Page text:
L., 24, Uganda, 27.07.2015
“Everyone who can speak can sing. Making music has helped me so much during my life: I even got sponsorships for singing in school, which made my parents tremendously proud. I studied journalism and was hoping to get a job as a radio or TV news presenter in Uganda. Thinking about home is very hurtful and I don’t want to talk about why I have decided to leave the country. There are a lot of issues in Uganda and people were threatening me. But I am a very positive person and only try to think about good things.
There are thousands of people here in the refugee camp of Traiskirchen, but I am okay with that. Every single one is a human being and you can’t just leave someone out. It is better than staying in our home countries, so why should I complain? The happiest moment of my life was when my daughter Tracy was born. I was seventeen and a friend was with me, holding my hand. Afterwards, somebody handed the tiny baby to me and I was finally able to hold my daughter gently in my arms.
I miss my family so much and I don’t know when I will see them again. At least I know that my two kids have nice grandparents who take good care of them. In the refugee camp, I’ve met three nice people from Uganda and when we spend time together, it almost feels like having a family. My best friend here will teach me how to swim some day. Sometimes, I sing for her in the camp.”
M. M., Uganda, 27.07.2015
“I don’t want to live backwards.
I try not to think about Uganda too much: About my grandmother who was like a mother to me, because my mum had died when I was very young. About going to school and about art, my favourite subject. About the three men in soldier uniforms who came to our house one night and told my father to get into their car. About waiting for him to come back home and finally realising that he wouldn’t. About that morning when my grandmother came to my school and told me that she had found my older brother, dead, and that I had to run away from Uganda and never return. Or about my last call home to my grandmother when I was on the run in Turkey, before I lost my phone with her number on it.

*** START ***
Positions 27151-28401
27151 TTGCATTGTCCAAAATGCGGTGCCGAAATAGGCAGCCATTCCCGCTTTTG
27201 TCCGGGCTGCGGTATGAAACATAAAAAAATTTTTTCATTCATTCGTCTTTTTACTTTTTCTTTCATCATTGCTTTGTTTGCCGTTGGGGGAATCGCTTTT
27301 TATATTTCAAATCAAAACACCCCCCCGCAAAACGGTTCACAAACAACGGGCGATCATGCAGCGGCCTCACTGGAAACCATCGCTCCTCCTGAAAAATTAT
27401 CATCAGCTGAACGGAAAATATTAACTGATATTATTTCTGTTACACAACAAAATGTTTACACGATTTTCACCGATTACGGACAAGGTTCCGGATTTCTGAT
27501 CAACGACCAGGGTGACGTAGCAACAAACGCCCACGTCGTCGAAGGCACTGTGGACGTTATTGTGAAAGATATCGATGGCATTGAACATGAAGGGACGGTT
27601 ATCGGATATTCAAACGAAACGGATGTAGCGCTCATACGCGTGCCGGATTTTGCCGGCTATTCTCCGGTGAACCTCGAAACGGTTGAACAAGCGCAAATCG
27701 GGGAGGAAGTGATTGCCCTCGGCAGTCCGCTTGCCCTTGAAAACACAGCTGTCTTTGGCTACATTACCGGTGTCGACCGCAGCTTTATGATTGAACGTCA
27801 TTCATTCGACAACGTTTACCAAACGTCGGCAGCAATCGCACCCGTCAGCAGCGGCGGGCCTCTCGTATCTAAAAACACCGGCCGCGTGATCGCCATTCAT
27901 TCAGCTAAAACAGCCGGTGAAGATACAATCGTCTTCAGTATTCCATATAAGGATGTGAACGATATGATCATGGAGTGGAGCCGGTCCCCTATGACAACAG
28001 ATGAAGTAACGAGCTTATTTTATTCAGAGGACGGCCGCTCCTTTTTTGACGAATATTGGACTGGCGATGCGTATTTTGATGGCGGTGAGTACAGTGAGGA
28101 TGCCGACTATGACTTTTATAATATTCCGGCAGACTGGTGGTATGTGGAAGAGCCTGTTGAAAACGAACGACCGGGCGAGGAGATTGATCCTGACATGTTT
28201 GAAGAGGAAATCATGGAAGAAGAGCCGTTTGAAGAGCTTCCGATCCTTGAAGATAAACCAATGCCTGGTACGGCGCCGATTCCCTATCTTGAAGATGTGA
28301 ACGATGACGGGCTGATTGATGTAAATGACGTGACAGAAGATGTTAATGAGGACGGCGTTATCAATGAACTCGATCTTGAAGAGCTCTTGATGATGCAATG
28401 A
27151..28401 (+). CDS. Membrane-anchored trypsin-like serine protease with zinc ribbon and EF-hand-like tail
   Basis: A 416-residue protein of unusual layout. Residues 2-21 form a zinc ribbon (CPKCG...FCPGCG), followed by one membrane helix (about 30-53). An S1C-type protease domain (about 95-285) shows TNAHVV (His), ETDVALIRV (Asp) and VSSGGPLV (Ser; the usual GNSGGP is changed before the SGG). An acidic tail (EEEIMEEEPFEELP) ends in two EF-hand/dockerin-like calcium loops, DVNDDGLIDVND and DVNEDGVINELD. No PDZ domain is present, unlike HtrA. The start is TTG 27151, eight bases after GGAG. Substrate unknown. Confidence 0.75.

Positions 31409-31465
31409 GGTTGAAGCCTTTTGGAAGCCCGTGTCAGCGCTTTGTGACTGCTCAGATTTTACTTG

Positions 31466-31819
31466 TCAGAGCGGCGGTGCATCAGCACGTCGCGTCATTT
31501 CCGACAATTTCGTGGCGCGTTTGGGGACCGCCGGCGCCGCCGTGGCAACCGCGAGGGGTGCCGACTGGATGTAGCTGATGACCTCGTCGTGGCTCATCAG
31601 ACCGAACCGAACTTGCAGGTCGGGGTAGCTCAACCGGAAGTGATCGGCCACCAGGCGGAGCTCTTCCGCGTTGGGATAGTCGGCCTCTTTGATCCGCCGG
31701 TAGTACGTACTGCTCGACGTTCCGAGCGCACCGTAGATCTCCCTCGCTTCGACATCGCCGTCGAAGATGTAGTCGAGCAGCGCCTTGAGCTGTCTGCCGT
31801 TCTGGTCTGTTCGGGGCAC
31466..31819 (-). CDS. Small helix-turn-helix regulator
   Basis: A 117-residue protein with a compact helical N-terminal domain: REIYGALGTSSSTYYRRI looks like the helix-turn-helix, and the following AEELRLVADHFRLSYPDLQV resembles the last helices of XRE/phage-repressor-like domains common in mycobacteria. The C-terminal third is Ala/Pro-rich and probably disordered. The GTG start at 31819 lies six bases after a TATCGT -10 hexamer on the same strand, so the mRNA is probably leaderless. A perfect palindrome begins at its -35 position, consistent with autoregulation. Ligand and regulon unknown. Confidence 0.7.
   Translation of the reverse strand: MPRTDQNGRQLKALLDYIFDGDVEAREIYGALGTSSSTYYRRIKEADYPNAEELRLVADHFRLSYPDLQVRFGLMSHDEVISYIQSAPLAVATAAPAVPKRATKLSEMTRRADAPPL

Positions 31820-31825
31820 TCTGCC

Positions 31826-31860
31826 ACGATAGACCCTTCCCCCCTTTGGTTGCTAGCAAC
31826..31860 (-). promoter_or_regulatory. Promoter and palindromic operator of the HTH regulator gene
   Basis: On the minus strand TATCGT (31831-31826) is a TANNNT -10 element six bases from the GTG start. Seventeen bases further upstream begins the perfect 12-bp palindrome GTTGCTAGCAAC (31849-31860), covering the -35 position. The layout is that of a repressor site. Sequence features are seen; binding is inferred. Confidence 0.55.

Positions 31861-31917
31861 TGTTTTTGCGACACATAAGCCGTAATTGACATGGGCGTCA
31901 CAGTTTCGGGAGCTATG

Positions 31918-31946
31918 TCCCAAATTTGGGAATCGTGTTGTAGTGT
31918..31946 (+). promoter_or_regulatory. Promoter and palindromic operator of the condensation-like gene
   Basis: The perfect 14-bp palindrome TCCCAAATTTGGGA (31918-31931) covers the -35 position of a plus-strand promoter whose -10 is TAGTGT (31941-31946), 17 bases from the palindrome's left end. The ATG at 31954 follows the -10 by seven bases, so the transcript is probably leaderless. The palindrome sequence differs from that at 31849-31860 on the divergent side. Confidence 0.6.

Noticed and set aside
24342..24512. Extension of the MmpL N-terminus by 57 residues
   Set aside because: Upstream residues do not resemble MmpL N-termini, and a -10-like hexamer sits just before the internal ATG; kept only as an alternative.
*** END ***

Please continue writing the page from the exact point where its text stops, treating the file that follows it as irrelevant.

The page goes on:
I have so many questions: Where did my father go? What happened to him? Who killed my brother and why? Did it have something to do with my father, or with politics? But nobody told me and I have to accept that I will never know. If I keep thinking about Uganda, I will never be happy or successful here.
So I look ahead. Whenever I feel sad, I put on some music and try to block out my old memories. Instead, I think about the future: About how the friends I made at the refugee camp are like siblings to me and make me feel happy. About getting a job in logistics management. About God, who knows everything. About creating a new life. Everything will be okay.”
J., Pakistan, 10.07.2015
“I’d like to be a famous rockstar. In Pakistan, I sang in front of 20.000 people once because I won a singing contest. I speak five languages: Urdu, English, Pashto, Farsi, Dari and Panjabi. I am really good at Taekwondo and love to play football. My parents have always been proud of me. But two years ago, there was a terrorist attack in Parachinar and I got shot; one of the four bullets that hit me is still inside my leg. My parents wanted me to go to Europe to be safe, so I left them and my seven sisters behind. I was hoping to bring my family to Europe and to have a better life together. They all rely on me. Before I left, my mum gave me the band I am wearing around my arm. It contains a page of the Quran and is supposed to protect me.
I was travelling for one month and twelve days until I ended up in Austria. I started my journey with ten other refugees and two leaders. We were walking the whole day, over mountains and through jungles, often without food or water. After we crossed the Turkish border, we sat down to rest. Suddenly the police fired at us. I ran after one of our leaders as fast as I could. Somebody tried to shoot me but I kept checking where he pointed his gun and tried to avoid the shots while running zigzag lines. I was the only one of our group they didn’t catch, but I had to leave my heavy backpack behind. Everything I owned was in there: 1000 Euros, good boots, and clothes.